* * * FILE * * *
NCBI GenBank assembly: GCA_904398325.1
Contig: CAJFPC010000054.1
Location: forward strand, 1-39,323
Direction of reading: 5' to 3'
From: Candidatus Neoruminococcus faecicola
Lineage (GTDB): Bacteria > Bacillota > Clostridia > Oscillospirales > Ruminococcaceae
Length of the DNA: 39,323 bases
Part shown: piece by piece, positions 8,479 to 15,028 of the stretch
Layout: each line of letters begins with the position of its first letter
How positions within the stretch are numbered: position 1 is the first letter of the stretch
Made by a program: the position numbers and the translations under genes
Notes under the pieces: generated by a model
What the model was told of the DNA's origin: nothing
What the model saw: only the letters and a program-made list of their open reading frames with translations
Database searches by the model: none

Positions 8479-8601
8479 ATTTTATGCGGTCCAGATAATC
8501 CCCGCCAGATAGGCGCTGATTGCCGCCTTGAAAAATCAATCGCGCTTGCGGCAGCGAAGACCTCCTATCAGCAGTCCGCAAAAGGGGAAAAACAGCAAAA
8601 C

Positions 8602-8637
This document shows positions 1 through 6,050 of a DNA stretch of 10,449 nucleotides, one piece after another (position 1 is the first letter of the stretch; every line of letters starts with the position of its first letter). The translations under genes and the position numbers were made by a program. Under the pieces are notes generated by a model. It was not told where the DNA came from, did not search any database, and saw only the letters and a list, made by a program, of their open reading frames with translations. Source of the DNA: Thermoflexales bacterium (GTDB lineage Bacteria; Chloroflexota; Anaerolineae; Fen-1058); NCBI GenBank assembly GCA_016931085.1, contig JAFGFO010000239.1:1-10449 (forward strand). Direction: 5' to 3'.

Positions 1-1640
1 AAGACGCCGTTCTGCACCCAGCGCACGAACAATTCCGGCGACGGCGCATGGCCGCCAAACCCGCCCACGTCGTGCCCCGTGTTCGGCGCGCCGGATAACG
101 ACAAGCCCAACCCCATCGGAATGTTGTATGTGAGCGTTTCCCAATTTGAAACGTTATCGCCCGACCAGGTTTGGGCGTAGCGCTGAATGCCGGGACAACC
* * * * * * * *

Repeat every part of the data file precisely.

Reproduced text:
NCBI GenBank assembly: GCA_904398325.1
Contig: CAJFPC010000054.1
Location: forward strand, 1-39,323
Direction of reading: 5' to 3'
From: Candidatus Neoruminococcus faecicola
Lineage (GTDB): Bacteria > Bacillota > Clostridia > Oscillospirales > Ruminococcaceae
Length of the DNA: 39,323 bases
Part shown: piece by piece, positions 8,479 to 15,028 of the stretch
Layout: each line of letters begins with the position of its first letter
How positions within the stretch are numbered: position 1 is the first letter of the stretch
Made by a program: the position numbers and the translations under genes
Notes under the pieces: generated by a model
What the model was told of the DNA's origin: nothing
What the model saw: only the letters and a program-made list of their open reading frames with translations
Database searches by the model: none

Positions 8479-8601
8479 ATTTTATGCGGTCCAGATAATC
8501 CCCGCCAGATAGGCGCTGATTGCCGCCTTGAAAAATCAATCGCGCTTGCGGCAGCGAAGACCTCCTATCAGCAGTCCGCAAAAGGGGAAAAACAGCAAAA
8601 C

Positions 8602-8637
This document shows positions 1 through 6,050 of a DNA stretch of 10,449 nucleotides, one piece after another (position 1 is the first letter of the stretch; every line of letters starts with the position of its first letter). The translations under genes and the position numbers were made by a program. Under the pieces are notes generated by a model. It was not told where the DNA came from, did not search any database, and saw only the letters and a list, made by a program, of their open reading frames with translations. Source of the DNA: Thermoflexales bacterium (GTDB lineage Bacteria; Chloroflexota; Anaerolineae; Fen-1058); NCBI GenBank assembly GCA_016931085.1, contig JAFGFO010000239.1:1-10449 (forward strand). Direction: 5' to 3'.

Positions 1-1640
1 AAGACGCCGTTCTGCACCCAGCGCACGAACAATTCCGGCGACGGCGCATGGCCGCCAAACCCGCCCACGTCGTGCCCCGTGTTCGGCGCGCCGGATAACG
101 ACAAGCCCAACCCCATCGGAATGTTGTATGTGAGCGTTTCCCAATTTGAAACGTTATCGCCCGACCAGGTTTGGGCGTAGCGCTGAATGCCGGGACAACC